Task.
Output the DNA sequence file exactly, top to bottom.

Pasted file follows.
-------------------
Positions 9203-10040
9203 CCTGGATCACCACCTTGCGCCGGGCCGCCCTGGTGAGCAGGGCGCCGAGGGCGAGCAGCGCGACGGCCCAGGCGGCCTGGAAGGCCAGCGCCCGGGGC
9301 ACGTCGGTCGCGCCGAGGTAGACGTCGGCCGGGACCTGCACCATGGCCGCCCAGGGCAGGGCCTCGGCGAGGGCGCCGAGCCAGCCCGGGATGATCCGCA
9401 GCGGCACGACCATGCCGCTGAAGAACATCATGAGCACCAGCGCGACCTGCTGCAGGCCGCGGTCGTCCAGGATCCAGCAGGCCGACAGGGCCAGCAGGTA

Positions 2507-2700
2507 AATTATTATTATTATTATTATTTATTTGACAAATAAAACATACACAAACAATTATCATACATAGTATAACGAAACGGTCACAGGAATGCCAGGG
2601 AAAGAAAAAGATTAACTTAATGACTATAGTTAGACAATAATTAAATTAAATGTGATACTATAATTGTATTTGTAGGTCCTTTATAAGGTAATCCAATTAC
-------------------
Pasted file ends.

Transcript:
Positions 9203-10040
9203 CCTGGATCACCACCTTGCGCCGGGCCGCCCTGGTGAGCAGGGCGCCGAGGGCGAGCAGCGCGACGGCCCAGGCGGCCTGGAAGGCCAGCGCCCGGGGC
9301 ACGTCGGTCGCGCCGAGGTAGACGTCGGCCGGGACCTGCACCATGGCCGCCCAGGGCAGGGCCTCGGCGAGGGCGCCGAGCCAGCCCGGGATGATCCGCA
9401 GCGGCACGACCATGCCGCTGAAGAACATCATGAGCACCAGCGCGACCTGCTGCAGGCCGCGGTCGTCCAGGATCCAGCAGGCCGACAGGGCCAGCAGGTA

Positions 2507-2700
2507 AATTATTATTATTATTATTATTTATTTGACAAATAAAACATACACAAACAATTATCATACATAGTATAACGAAACGGTCACAGGAATGCCAGGG
2601 AAAGAAAAAGATTAACTTAATGACTATAGTTAGACAATAATTAAATTAAATGTGATACTATAATTGTATTTGTAGGTCCTTTATAAGGTAATCCAATTAC